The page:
HOW SHOULD THIS MEDICINE BE USED?
Anzemet® (dolasetron mesylate) Tablets come in tablet form, which can be taken by the mouth.
TAKE EXACTLY AS PRESCRIBED BY YOUR DOCTOR. DO NOT TAKE LARGER OR SMALLER AMOUNTS OF THIS MEDICINE, OR FOR LONGER THAN RECOMMENDED, UNLESS DIRECTED BY YOUR DOCTOR.
The recommended dose of Anzemet Tablets is 100 mg, taken by mouth within 1 hour before chemotherapy.
The recommended dose for pediatric patients 2 to 16 years of age is 1.8 mg/kg, taken within one hour before chemotherapy, up to a maximum of 100 mg, based on weight.
For children who do not meet the weight requirements for taking Anzemet 100 mg Tablets or children unable to swallow tablets, Anzemet Injection solution may be used instead by mixing it into apple or apple-grape juice for oral dosing.
Elderly Patients & Patients with Kidney Impairment or Failure
These patients should be monitored with ECG while taking Anzemet Tablets, but no dosage adjustment is needed.
WHO SHOULD NOT TAKE ANZEMET?
You should not take Anzemet Tablets if you are allergic to dolasetron mesylate (the active ingredient in Anzemet Tablets) or have any of the following conditions:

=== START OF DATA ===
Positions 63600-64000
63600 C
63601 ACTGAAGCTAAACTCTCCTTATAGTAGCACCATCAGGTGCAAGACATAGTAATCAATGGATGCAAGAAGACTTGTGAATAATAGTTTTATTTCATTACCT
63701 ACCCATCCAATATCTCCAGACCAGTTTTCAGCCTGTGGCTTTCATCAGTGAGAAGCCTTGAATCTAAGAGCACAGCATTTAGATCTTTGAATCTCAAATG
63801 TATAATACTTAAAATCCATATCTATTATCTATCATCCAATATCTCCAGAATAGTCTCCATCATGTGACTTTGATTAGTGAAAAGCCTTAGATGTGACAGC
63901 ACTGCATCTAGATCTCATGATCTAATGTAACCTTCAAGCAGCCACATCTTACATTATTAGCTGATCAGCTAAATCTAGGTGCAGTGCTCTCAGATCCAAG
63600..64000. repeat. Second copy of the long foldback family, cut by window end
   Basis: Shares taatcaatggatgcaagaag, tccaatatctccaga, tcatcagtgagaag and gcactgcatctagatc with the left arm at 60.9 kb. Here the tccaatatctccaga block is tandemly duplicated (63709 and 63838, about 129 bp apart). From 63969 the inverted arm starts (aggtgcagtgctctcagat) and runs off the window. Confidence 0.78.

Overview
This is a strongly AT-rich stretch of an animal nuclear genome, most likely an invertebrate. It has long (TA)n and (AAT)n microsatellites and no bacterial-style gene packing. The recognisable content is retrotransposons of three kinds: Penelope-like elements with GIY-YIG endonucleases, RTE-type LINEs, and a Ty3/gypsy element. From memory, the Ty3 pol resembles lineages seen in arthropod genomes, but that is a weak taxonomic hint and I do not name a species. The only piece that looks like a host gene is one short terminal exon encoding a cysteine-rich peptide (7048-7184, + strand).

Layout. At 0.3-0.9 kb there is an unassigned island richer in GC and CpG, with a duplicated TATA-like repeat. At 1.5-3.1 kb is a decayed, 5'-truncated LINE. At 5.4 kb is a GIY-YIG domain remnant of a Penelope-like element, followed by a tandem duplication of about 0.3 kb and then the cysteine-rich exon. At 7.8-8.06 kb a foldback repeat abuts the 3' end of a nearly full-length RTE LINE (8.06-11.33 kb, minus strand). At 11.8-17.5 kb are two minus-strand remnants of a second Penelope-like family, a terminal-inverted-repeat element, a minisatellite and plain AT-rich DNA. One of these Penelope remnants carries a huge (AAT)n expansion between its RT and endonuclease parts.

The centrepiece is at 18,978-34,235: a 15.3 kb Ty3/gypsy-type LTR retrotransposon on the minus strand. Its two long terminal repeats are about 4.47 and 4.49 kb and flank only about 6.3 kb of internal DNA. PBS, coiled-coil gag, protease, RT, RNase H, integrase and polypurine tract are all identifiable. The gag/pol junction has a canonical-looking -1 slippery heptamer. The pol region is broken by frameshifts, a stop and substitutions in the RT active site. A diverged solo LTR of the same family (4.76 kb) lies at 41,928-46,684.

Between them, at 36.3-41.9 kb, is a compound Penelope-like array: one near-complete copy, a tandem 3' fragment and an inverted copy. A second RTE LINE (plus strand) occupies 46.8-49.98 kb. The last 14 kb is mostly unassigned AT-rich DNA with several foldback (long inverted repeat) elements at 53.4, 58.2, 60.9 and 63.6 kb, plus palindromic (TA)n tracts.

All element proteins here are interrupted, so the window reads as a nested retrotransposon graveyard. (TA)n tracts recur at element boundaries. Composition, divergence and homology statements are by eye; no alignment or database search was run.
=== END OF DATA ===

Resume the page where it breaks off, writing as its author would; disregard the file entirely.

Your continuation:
- A personal or family history of abnormal heart rhythms, such as congenital long QT syndrome
- Take medications, such as diuretics, that may cause an electrolyte imbalance (for example, low potassium or magnesium levels in your blood) or medications for irregular heartbeat (for example, anti-arrhythmic medications)
- A serious heart condition called “sick sinus syndrome”
- Slow heartbeat or fast, irregular heartbeat (atrial fibrillation), or heart disease that prevents enough blood from reaching your heart (myocardial ischemia)
- You are 65 years or older (consult your physician)
- Kidney disease
You should also be aware that Anzemet Tablets can cause serious heart conditions such as QT syndrome, Toursade de Pointes, or heart block, all of which can lead to loss of heart function, breathing and consciousness.
TELL YOUR DOCTOR ABOUT ALL MEDICINES THAT YOU USE. THERE ARE MANY OTHER MEDICINES THAT CAN INCREASE YOUR RISK OF HEART RHYTHM PROBLEMS IF YOU USE THEM TOGETHER WITH ANZEMET.
Anzemet Tablets can also cause what is known as “serotonin syndrome”, which can occur in patients who are taking Anzemet Tablets along with other medicines known to increase serotonin levels in the body (such as certain antidepressants and migraine medicines).